All-time "greatest" boxing legend Muhammad Ali is being commemorated Wednesday four years since his passing, not only for his talent in the ring but also his legacy in fighting racism and discrimination in the US.
Ali was born as Cassius Marcellus Clay Jr. in Louisville, Kentucky on Jan. 17.
Raised in a middle-class African American family, then 12-year-old Cassius's life changed when his bike was stolen at the age of 12.
At the police station, he told officers he wanted to ''whoop'' the thief. One of them -- also a boxing trainer -- encouraged Ali to enter the sport.
Ali was trained by coach Chuck Bodak for the next four years, winning Golden Gloves amateur awards in multiple regional tournaments, triumphing in 95 out of 100 fights.
Considered one of the greatest boxers who ever lived, he bagged the gold medal in the light heavyweight competition at the 1960 Olympic Games in Rome.
Upon his return from Rome, Ali threw his gold medal into the Ohio River after he was allegedly rejected service at a restaurant due to his skin color, according to his autobiography, in a powerful statement against institutionalized racial discrimination in the midst of the Civil Rights Movement.
In the 1996 Atlanta Olympics, he was given the replacement gold medal.
Defeat his rival in debut fight
After beating Tunney Hunsaker in his debut professional fight on Oct. 29, 1960, Ali rose in popularity with major victories against some important rivals including Tony Esperti, Jim Robinson, Donnie Fleeman, Alonzo Johnson, George Logan, Willi Besmanoff, Lamar Clark, Doug Jones and Henry Cooper.
Ali won 15 of his first 19 fights by knockout in the first three years of his professional boxing career, attracting the attention of the boxing community with his surge to success.
Ali v. Liston
In boxing's World Heavyweight Championship in Miami, Florida, Ali on Feb. 25, 1964, faced Sonny Liston in one of the most famous fights in the sport's history.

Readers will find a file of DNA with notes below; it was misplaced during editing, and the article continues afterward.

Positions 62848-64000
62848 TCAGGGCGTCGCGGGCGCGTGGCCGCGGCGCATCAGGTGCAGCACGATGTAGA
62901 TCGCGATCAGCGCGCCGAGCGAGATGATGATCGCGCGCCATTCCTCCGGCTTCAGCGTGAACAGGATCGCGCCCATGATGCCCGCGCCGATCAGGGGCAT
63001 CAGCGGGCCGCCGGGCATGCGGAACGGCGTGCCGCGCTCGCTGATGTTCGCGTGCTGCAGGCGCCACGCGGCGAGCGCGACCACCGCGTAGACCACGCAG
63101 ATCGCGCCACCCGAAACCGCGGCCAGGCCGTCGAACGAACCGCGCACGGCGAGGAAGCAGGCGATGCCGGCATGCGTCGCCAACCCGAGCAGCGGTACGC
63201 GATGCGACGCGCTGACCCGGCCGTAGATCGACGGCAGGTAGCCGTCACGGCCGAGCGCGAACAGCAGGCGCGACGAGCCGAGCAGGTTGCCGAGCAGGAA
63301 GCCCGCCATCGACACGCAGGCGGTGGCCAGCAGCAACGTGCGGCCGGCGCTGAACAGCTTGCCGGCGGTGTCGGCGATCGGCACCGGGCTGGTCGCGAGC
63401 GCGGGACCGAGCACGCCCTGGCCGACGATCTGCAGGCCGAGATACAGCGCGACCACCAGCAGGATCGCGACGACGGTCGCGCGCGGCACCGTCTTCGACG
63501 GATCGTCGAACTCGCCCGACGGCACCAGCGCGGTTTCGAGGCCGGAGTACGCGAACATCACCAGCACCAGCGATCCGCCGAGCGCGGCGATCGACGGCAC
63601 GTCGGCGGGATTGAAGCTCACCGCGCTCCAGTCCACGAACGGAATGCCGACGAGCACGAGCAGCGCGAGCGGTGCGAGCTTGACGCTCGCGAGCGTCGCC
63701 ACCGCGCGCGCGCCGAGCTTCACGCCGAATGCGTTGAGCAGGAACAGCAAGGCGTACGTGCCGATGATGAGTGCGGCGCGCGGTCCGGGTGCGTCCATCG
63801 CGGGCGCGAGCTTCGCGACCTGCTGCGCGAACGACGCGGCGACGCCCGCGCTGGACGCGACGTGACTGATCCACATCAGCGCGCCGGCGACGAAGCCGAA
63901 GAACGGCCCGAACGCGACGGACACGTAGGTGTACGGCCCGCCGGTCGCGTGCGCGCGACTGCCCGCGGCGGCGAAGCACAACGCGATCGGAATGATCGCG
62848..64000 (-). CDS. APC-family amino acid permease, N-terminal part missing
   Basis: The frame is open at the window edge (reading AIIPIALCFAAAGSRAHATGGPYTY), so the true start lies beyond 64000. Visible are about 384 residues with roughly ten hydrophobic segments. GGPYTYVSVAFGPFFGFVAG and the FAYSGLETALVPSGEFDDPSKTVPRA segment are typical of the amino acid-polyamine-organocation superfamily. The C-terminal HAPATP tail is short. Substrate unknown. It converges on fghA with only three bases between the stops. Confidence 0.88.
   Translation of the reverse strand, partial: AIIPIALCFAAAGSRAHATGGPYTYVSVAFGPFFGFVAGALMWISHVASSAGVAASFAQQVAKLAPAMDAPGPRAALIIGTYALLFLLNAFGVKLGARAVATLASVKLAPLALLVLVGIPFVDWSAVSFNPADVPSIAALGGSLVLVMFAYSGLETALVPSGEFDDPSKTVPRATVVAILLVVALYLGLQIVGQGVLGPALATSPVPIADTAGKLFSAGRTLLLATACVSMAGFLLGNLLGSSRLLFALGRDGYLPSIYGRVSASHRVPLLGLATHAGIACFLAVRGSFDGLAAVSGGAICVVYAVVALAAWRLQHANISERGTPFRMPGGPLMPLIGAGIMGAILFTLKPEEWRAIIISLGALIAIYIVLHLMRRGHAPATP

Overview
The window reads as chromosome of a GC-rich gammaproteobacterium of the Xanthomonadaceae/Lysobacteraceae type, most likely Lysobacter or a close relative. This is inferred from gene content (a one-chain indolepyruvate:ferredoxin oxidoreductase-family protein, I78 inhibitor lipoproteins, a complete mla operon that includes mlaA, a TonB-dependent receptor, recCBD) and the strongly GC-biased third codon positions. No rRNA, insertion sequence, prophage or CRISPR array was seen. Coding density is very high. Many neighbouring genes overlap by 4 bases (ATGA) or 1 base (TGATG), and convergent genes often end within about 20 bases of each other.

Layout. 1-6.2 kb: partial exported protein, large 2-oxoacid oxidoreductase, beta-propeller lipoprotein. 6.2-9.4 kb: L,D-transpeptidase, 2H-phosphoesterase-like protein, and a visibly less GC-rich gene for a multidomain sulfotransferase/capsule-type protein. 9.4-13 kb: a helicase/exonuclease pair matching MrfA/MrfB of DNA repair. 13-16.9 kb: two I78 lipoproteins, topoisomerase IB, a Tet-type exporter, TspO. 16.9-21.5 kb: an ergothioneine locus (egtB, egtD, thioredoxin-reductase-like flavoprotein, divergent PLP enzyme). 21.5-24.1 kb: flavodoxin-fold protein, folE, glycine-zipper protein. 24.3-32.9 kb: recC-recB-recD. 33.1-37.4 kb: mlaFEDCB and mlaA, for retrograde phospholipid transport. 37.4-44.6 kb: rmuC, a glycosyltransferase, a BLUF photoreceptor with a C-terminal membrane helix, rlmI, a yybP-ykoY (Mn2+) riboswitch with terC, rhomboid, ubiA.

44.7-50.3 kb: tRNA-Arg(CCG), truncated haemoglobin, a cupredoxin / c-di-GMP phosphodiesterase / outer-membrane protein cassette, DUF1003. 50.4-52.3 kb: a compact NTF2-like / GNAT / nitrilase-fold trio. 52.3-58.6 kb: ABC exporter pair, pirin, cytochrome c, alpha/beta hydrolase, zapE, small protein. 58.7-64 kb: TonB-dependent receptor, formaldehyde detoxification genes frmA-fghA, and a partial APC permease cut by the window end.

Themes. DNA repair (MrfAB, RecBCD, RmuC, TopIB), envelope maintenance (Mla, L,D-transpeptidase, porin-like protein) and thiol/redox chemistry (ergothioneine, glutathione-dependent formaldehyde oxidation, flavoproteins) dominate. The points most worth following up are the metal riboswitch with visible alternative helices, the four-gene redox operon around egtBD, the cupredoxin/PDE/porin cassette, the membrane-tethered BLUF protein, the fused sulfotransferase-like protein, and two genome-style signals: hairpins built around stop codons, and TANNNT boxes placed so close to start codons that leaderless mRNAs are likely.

Knocking down Liston in the seventh round, Ali won his first heavyweight title at the age of 22.
In Lewiston, Maine, he faced Liston again in a May 1965 restart match.
Ali knocked Liston out two minutes into the first round with an elusive jab that went down in the history of boxing as the "phantom punch."
56 victories in 61 matches
Ali broke yet another record by winning 161 out of 167 amateur matches in his career.
Defeated only five times in 61 professional bouts, he became world champion with 56 victories -- 37 by knockouts.
Conversion to Islam
The youngest World Heavyweight Boxer converted to Islam at 22 years old in 1964 after his victory over Liston.
Changing his name to Muhammed Ali, he was attracted to the religion when he joined the black movement known as Nation of Islam that was founded in the 1930s by Wallace D. Fard Muhammad.
Ali was initially affiliated with the Nation of Islam and had close relations with fellow African-American Muslim and human rights activist Malcolm X to promote Islam and defend black rights in the country.
He made headlines once again during the Vietnam War, this time not for his boxing successes but for his public criticism of the US involvement in the Southeast Asian country when he said: "I ain't got no quarrel with them Vietcong."
Ali refused the army draft and was sentenced to five years in prison, fined $10,000 and suspended from boxing for over three years.
It was only in 1971 that he won an appeal at the US Supreme Court.
Ali made the pilgrimage to Mecca twice in his lifetime in 1972 and 1988.
First three-time heavyweight champion
In what was dubbed the Fight of the Century, Ali faced Joe Fraizer at the Madison Square Garden in New York City in 1971, suffering his first loss via unanimous decision.
But Ali won the next two fights against Fraizer.
Ali was defeated once more, this time by Leon Spinks in 1977, but a year later he made history as the first boxer to win three world championship titles after beating Sprinks in Las Vegas, Nevada.
He ended his career in 1981.
Following his retirement, Ali said he would support the re-election of US President Ronald Reagan.
He met former President of Iraq Saddam Hussein to negotiate the release of 15 American hostages during the Gulf War in 1991.
As a UN Messenger of Peace, Ali visited Afghanistan's capital Kabul in 2002 for a three-day mission to raise awareness on the UN's activities in the country.
He was also part of a group of special guests that escorted the Olympic flag in the stadium at the opening ceremony for the 2012 London Olympics.
Married four times and the father of children, Ali died at the age of 74 on June 3, 2016, at a hospital in Phoenix, Arizona after a long battle with Parkinson's disease.
The life of the famous boxer was adapted in a 2001 motion picture "Ali," starring actor Will Smith, that focused on his early life between 1964 and 1974.
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